How does Ken express himself through his creativity? He says,
“Currently, my main interest is photography. I take photographs as a graphic designer.”
He asks me to pull down a tall book from his ceiling high book-shelf. By this point, I’m off somewhere, my mind bent out of shape at this surreal experience. He continues,
“This book came out in 2001 or 2002 and was my notion of how word and image comes together. I took the photographs and I wrote the text. Within the book I expressed all kinds of socio-political views.”
Ken directs me to a certain page within the book containing photographs from a device on a golf course in Coachella Valley, California. Ken says,
“I was at that place on several occasions. I have relatives who have a condominium there so I like to see what they’re up to; these people with their indiscriminate displays of water. Do you know, they ran out of water from all the aqua-furs underneath the desert. It dried up, they sucked them all from the nearest mountain ranges and they are now importing water by truck in from British Columbia, Canada. That is a thousand miles! The water is put into reservoirs and sprayed over the golf courses three times a day, so there is a moral position for you! It’s also a political one. Quite a few of the photographs in that book draw out metaphoric significances that have social or political relevance. This one too… (Turns to a page featuring photos of a huge tower building and a small run down area) This was an image of a stoop in the ghetto area of Houston, Texas. It towers above the city and overlooks down town. It is a bank and it looks like a cathedral. This was my point. Here, Houston was worshipping money. On the basis of it’s oil explorations, which had gone worldwide, Houston had got itself lost in manipulating the money that comes from oil. Here was a bank that was not even mining oil anymore, just shoving around the money that comes from oil exploration. Then there is a shack in the middle of Houston, one of the world’s great cities, crumbling and derelict where poor people had to stare up at this immense wealth from their torrid abode.”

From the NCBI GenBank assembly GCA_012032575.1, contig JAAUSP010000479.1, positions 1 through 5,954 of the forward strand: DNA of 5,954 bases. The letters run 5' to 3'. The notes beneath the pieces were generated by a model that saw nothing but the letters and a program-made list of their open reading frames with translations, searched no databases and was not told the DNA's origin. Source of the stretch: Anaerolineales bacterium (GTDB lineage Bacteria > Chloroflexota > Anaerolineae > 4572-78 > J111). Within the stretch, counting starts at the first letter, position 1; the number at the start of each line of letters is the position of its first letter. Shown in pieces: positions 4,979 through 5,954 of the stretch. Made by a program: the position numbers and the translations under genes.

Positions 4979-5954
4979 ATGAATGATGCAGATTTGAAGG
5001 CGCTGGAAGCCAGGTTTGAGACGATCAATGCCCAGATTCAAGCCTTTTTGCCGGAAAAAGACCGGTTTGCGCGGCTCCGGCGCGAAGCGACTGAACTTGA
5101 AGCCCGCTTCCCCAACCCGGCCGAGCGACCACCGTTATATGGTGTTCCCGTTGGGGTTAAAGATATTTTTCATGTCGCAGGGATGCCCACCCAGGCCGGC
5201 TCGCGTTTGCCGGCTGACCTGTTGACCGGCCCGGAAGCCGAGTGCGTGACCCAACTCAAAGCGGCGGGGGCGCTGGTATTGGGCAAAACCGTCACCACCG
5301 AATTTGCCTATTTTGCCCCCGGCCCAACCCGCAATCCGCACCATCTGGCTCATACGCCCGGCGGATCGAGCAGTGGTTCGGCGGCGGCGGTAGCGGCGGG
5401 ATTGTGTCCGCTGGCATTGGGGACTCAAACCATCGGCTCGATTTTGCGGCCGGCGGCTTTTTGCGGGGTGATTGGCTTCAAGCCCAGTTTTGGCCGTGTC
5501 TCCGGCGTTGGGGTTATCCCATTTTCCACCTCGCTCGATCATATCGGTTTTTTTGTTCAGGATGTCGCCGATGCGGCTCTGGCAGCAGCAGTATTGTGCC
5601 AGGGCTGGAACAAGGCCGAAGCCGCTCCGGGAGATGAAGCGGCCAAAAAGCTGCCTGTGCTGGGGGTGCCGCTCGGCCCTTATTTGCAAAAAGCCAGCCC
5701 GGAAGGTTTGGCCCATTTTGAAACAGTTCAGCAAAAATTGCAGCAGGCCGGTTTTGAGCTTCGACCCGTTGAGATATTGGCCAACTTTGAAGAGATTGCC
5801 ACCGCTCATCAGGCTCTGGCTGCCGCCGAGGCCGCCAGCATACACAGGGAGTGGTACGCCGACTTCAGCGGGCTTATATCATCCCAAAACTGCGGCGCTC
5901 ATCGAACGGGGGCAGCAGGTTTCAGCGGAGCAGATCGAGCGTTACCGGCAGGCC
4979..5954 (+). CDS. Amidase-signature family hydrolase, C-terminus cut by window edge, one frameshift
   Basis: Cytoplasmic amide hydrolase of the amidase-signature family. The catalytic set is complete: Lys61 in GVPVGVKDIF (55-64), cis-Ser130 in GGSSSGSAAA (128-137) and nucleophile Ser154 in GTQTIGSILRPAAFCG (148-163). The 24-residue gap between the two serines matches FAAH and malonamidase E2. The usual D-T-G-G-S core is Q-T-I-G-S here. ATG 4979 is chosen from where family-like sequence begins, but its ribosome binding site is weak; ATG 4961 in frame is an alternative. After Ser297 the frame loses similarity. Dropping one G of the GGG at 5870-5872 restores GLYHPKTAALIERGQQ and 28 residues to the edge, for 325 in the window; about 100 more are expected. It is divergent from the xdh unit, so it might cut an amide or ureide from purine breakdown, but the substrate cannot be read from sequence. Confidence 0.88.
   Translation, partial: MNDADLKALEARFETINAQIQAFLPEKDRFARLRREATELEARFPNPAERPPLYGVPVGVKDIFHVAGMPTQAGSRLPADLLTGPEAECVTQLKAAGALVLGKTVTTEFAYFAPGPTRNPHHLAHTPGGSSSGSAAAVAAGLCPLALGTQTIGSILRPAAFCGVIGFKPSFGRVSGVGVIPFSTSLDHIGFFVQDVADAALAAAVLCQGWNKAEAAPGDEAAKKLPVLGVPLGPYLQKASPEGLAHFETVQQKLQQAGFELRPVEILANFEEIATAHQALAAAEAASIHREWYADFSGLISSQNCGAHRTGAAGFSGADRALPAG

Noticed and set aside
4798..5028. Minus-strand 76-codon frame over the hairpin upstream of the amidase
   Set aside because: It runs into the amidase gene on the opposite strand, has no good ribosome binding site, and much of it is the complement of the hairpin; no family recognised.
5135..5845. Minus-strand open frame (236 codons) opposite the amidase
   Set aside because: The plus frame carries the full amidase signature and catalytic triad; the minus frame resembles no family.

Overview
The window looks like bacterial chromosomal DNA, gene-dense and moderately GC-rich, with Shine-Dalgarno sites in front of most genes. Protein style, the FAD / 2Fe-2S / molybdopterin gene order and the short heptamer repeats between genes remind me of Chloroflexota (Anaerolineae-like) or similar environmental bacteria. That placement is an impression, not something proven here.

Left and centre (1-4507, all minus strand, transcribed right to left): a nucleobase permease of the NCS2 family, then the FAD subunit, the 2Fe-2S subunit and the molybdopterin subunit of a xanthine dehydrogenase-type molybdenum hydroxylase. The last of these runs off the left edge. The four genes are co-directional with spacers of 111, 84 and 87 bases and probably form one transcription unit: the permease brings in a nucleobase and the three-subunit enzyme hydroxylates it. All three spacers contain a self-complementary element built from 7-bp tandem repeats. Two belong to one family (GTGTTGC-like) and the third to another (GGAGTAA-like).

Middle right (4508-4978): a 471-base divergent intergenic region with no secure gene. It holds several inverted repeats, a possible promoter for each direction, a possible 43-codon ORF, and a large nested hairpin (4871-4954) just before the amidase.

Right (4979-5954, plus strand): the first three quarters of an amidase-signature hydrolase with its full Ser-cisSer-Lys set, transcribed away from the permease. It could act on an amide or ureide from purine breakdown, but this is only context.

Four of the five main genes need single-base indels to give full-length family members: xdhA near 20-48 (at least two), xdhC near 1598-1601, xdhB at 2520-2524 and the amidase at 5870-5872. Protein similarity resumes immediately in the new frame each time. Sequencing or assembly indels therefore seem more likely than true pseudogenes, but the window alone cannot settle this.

In the original manifesto, one line reads, ‘In common with an increasing number of the general public, we have reached a saturation point at which the high pitched scream of consumer selling is no more than sheer noise.’ I am eager to know how Ken feels about the saturation of noise in the digital age, the incessant spray of fucking irritating adverts on every video you want to watch. He says,
“One reaction to all of this information overkill is that people shut off and retreat into a mental limbo. Some will use music as an outlet. Others may turn to pornography or some kind of experience that shuts out what they no longer want to recognise. We have to be selective and understanding of people for who these social revelations are an anathema. For some people it is simply just too much. My own personal experience of this is that I don’t read daily newspapers. It’s more overkill. At my age, I have become less and less keen to tune in to yet more awful things. I know they are there, I’ve seen them! I’m not retreating, but filtering the huge output of information, down to only what I want to see. We cannot be all things to all people and social consciences can be very heavy things to hang around ones neck. What we can do is find out what we can do as individuals. I support my own causes, Water Aid do wonderful work and water is the thing that life is built on. A small contribution is still a contribution. I can’t change the world but I can change some part of it. If enough people take care of little bits of it then we can make a difference. It’s about acquiring skills, finding people who need those skills who can pay you for them. What you do with your surplus money is up to you.”
Xpress is a campaign that only happened because my team of creatives. We are all earning a living from our skills and we all want more. That is the world we live in, yet we give lots of our time to helping the less fortunate. You have to, or we all lose. Ken has a love of his clients, he says,
“I enjoy working for my clients who have commercial products. I like it more when I like their products and services. Of course I wouldn’t work for someone who is the wrong political party of someone who sells cigarettes. I was invited out to Barcelona to open an exhibition of manifestos – would you believe? On the way there, I wrote something called ‘Last Things Last.’ I said, ‘what is the thing I have neglected in supporting various issues, including the First Things First Manifesto? It was my clients! I wrote a thank you to my clients. The audience was bemused!”